What about an EXPLICIT naming scheme for built-ins?

Tim Peters tim.peters at gmail.com
Sat Sep 4 23:14:46 CEST 2004


[Alex Martelli, to Carlos Ribeiro]
> ...
> If you need to loop on the first few smallest items of a long sequence,
> you'll find good solutions in the cookbook (and better ones in the 2nd
> printed edition I'm supposed to be coediting rather than surfing
> c.l.py...:-), but the sorted builtin is no use for that.

Note that Raymond Hettinger added efficient nlargest() and nsmallest()
functions to heapq for 2.4.  Because heapq implements a min-heap, only
nlargest() is really "natural" for this module, but nsmallest() does
what it can.  Neither works as a generator.  There are elegant ways to
implement mergesort as a cascade of (O(N)!) recursive generators, but
they're horrendously slow in comparison.

...
> Again, you're assuming (implicitly) heapsort and ignoring the huge
> performance benefit of Peters' "natural mergesort" as implemented in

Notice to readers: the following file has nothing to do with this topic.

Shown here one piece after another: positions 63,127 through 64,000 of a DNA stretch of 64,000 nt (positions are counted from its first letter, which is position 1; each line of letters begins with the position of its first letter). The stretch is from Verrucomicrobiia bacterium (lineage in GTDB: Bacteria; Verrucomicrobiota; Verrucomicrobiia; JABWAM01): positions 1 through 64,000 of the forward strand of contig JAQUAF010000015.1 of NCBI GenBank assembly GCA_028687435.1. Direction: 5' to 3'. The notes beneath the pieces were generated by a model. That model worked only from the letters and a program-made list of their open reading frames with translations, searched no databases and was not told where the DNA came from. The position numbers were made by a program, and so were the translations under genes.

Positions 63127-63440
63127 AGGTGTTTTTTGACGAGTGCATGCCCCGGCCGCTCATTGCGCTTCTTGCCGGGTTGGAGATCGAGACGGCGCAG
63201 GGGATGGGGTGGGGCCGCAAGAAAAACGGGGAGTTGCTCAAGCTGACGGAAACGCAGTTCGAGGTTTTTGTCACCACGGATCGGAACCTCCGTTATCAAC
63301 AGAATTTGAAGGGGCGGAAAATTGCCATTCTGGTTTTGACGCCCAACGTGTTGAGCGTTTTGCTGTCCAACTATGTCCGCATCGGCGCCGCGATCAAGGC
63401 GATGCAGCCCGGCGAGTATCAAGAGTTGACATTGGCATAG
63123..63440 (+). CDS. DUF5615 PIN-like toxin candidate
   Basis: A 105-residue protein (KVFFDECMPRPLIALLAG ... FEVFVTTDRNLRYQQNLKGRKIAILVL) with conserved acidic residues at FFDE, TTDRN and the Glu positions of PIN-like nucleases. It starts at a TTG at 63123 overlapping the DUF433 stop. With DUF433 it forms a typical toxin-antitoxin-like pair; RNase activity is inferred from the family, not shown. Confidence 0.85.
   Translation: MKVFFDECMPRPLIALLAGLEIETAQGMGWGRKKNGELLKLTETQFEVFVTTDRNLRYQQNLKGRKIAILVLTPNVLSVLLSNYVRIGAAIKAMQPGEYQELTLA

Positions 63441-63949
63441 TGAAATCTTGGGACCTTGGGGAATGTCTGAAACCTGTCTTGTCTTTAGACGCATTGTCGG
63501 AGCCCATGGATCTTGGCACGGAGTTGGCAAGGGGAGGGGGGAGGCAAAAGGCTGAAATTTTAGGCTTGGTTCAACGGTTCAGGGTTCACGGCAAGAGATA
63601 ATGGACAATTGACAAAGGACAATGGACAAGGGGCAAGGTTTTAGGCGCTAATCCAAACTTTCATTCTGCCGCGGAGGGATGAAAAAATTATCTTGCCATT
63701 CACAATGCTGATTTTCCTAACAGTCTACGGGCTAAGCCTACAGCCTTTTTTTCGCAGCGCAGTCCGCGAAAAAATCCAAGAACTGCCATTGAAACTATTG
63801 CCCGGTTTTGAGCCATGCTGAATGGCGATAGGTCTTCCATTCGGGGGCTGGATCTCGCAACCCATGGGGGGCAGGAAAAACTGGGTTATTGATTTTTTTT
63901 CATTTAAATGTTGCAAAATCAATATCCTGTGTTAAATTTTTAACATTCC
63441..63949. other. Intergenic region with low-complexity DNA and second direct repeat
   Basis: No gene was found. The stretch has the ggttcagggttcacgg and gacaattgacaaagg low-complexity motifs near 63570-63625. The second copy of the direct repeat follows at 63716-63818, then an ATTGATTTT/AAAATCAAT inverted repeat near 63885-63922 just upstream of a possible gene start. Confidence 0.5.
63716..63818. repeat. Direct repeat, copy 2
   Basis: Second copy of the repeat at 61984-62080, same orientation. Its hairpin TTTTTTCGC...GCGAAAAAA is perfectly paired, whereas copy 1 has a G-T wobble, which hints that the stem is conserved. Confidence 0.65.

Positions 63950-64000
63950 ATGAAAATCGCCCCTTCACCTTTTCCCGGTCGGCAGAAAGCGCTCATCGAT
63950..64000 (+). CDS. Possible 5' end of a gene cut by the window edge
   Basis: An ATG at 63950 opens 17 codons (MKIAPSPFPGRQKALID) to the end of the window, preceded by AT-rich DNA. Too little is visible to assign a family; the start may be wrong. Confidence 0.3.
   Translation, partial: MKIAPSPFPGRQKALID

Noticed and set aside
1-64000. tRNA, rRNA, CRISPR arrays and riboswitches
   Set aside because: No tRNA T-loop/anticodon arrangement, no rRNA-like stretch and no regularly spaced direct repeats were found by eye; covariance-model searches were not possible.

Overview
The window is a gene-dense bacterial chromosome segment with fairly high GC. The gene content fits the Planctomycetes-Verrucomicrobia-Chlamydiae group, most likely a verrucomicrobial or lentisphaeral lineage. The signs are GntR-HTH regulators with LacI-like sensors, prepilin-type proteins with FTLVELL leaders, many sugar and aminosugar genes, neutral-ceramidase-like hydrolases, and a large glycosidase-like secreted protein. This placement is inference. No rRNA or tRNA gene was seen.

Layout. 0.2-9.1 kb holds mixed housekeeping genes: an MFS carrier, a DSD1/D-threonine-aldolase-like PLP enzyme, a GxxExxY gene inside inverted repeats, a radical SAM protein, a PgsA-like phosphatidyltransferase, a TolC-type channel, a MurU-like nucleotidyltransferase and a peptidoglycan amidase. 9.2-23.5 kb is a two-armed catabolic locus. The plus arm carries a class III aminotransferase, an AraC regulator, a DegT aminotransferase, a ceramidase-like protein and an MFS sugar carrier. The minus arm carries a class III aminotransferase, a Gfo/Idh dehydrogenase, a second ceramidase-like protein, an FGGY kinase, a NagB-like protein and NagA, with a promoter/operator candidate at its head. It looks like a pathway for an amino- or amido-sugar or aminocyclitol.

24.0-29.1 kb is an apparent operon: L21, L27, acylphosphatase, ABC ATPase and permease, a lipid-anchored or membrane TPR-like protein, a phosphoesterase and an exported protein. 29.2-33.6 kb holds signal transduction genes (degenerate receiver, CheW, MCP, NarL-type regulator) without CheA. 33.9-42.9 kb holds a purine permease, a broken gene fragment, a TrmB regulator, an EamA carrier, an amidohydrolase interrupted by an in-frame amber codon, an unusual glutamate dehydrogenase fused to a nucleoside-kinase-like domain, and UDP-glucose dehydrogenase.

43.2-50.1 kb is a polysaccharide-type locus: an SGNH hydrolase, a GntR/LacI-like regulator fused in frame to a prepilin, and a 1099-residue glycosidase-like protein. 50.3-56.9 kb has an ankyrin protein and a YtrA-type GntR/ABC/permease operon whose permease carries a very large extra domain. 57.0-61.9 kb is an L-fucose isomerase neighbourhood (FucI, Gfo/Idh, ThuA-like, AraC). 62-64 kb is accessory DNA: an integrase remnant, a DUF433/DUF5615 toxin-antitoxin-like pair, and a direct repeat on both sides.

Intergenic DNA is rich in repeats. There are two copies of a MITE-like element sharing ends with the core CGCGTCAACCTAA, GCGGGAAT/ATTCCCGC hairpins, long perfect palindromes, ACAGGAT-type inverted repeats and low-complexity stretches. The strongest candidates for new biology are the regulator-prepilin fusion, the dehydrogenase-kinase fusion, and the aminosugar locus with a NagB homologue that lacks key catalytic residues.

> the current sorted built-in (and list.sort method).  In all the many
> cases in which the whole sorted sequence is wanted, natural
> mergesort shines, particularly in the common practical cases in
> which the input sequence already has some pieces ordered, while
> heapsort gets no prize at all.

It's actually the "adaptive" in "adaptive natural mergesort" that
supplies the real wins.  The "natural" part does pay in some cases,
but not nearly as often as the "adaptive" part.  There's an extensive
writeup of the algorithm in a Python source distribution's
Objects/listsort.txt.  The adaptive part requires creating long runs
in order to, well, find something to adapt *to*.  It's not suited to
generator-like behavior because of this (trying to do the least work
possible to deliver "the next" result would castrate its most
generally effective go-fast trick).

I'll note that no algorithm can know the smallest element before it's
seen all the elements, so no generator-like gimmick can deliver the
first element of the sorted result before materializing the entire
input and doing O(N) work on it.  The recursive-generator mergesorts
mentioned above deliver the first result after doing exactly N-1
compares (which achieves the theoretical minimum).  But the builtin
sort() can usually sort the whole list before that gimmick can deliver
its first result.



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